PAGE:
Philadelphia therapists reflect on legacy of innovator Salvador Minuchin

Salvador Minuchin (CC BY 2.5,

Salvador Minuchin (CC BY 2.5,

Salvador Minuchin, an innovator in the field of family therapy, died last week at the age of 96. 

The psychiatrist spent many years in Philadelphia, as a professor at the University of Pennsylvania and the head of psychiatry at the Children’s Hospital of Philadelphia.  He also worked with children in Israel who survived the Holocaust and with kids from Harlem whom society dubbed “delinquents.”

From those experiences, Minuchin developed techniques to work with struggling families. Unlike most therapists of the day, he believed in looking at people as more than individuals.

“Sal would connect with people. I mean, he got them really engaged,” says Harry Aponte, a marriage and family therapist who worked with Minuchin in the ’60s.

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Harry Aponte in his office, holding a book Minuchin wrote. (Anne Hoffman for WHYY)

Minuchin was treating families where the parents didn’t have enough power, or the kids were taking on too many responsibilities, Aponte said. Minuchin came to see the therapist’s job as creating rules for the family so healthy patterns could develop.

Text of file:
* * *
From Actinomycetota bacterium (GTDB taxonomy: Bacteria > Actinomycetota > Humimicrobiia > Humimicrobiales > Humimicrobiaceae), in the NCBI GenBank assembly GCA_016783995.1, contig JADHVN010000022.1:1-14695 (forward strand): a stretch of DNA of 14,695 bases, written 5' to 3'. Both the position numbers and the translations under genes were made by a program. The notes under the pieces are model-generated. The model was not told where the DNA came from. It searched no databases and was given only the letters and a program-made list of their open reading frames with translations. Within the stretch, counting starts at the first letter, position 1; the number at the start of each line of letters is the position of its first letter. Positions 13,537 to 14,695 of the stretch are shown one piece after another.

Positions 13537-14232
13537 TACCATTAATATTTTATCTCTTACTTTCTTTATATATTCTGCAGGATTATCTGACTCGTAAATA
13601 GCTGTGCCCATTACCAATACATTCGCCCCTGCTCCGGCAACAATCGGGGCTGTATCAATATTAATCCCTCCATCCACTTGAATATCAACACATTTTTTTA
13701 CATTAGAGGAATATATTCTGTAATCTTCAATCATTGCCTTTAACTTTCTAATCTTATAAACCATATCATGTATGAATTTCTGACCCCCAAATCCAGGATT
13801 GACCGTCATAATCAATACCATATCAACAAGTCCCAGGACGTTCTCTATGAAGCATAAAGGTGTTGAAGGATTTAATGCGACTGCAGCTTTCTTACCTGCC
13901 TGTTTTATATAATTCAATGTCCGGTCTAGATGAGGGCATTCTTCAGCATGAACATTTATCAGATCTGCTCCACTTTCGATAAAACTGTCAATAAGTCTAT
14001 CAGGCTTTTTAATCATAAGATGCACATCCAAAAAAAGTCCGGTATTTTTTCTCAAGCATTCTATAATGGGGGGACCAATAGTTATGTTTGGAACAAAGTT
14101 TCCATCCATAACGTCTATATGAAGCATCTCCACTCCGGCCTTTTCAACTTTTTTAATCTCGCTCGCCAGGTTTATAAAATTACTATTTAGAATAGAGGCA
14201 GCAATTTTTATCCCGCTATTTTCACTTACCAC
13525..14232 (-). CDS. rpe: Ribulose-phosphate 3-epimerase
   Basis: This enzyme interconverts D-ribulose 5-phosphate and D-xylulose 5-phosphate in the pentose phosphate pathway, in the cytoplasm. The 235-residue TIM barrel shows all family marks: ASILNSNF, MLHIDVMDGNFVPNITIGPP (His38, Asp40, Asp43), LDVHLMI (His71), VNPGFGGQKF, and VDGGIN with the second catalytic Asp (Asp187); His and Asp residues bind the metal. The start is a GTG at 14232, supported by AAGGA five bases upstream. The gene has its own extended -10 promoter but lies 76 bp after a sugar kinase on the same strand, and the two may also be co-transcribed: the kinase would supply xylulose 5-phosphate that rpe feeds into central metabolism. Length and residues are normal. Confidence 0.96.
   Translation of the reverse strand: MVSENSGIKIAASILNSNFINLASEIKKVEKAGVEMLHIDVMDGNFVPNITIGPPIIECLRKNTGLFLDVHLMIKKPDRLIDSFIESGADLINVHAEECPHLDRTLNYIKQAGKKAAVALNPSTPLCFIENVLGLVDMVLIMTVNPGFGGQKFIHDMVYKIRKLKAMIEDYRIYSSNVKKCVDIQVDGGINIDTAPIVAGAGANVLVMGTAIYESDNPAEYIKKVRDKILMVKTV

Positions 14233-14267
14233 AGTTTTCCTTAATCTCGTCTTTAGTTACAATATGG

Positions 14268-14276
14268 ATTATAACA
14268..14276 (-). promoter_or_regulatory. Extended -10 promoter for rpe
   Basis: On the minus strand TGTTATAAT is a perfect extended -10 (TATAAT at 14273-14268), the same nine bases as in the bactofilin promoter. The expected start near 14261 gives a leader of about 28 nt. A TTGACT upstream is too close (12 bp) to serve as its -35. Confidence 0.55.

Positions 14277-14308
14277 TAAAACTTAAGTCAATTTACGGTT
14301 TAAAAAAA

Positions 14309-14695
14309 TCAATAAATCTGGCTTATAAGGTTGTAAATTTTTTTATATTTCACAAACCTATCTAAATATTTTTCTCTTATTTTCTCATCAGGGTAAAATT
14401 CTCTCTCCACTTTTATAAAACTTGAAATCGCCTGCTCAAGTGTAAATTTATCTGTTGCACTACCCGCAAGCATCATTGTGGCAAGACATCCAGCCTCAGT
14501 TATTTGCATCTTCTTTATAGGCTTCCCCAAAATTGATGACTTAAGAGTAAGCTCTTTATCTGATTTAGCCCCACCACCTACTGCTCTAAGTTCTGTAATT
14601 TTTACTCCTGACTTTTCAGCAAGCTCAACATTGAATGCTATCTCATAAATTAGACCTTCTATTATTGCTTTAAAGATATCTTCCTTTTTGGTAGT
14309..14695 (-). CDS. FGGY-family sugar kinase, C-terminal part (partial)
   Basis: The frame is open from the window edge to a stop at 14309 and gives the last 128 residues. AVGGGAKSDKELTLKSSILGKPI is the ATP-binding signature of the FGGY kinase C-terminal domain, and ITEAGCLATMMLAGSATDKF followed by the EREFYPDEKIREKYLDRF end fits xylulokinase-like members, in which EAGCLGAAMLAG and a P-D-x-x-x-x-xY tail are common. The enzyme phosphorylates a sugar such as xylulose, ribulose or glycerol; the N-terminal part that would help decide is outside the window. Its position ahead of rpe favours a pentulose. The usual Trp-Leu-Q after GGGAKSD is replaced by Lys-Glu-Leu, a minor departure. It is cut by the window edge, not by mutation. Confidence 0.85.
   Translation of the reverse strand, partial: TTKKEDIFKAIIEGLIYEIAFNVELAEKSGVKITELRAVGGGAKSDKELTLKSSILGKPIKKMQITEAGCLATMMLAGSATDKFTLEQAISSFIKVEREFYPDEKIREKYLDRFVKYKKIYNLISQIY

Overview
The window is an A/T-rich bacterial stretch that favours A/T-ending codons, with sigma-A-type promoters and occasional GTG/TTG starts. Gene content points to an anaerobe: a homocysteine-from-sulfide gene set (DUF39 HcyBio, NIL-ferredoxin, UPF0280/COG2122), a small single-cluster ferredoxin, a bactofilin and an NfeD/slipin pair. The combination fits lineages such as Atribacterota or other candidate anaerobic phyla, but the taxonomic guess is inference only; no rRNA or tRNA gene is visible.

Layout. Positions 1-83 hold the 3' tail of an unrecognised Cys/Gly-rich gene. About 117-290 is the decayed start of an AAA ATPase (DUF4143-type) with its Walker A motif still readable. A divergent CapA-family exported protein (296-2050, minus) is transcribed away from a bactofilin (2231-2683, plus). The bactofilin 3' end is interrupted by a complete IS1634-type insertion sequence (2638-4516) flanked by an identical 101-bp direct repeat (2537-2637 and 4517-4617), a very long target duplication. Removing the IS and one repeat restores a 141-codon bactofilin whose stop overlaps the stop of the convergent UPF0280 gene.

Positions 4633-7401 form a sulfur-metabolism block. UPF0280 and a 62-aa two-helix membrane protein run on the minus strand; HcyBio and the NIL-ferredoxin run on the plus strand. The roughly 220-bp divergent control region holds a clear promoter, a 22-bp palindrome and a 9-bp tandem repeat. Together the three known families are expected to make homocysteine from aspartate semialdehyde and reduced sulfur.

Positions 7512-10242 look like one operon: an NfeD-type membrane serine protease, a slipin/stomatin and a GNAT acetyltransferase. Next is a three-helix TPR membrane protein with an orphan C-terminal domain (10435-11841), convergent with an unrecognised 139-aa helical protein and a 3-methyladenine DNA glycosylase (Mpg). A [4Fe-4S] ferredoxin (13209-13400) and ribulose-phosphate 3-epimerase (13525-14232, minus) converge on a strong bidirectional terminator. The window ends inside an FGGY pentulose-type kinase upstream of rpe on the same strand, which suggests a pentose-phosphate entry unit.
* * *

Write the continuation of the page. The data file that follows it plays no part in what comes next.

But to do that, the therapist couldn’t sit back and observe; he had to engage with people and sometimes “join” the family during a session.

“He often talked about it as if it were a theater,” said Aponte. “And you’re part of the theater, and you can be the director, but you can also become an actor in it, so that you create an experience that has a real impact on them.”

The idea that therapy is an experience — and not just a conversation — has informed Aponte’s practice and what he teaches his family therapy students at Drexel University.

Many of Minuchin’s techniques and beliefs are so ingrained in mainstream therapy today that, these days, providers tend to take them for granted, Aponte said.

Marion Lindblad-Goldberg, who directs the Philadelphia Child and Family Therapy Training Center, worked with Minuchin at the Child Guidance Clinic.

Lindblad-Goldberg called him a social justice advocate. Minuchin believed that mental health was driven not only by families, but by larger communities, race and class, she said.

Change, Minuchin thought, came through working with the people in someone’s life.  

“His legacy is that you can’t help people without looking at the relationships they’re in,” she said. “If you want to create change in someone’s life, you need to work with the people that they are connected to.”

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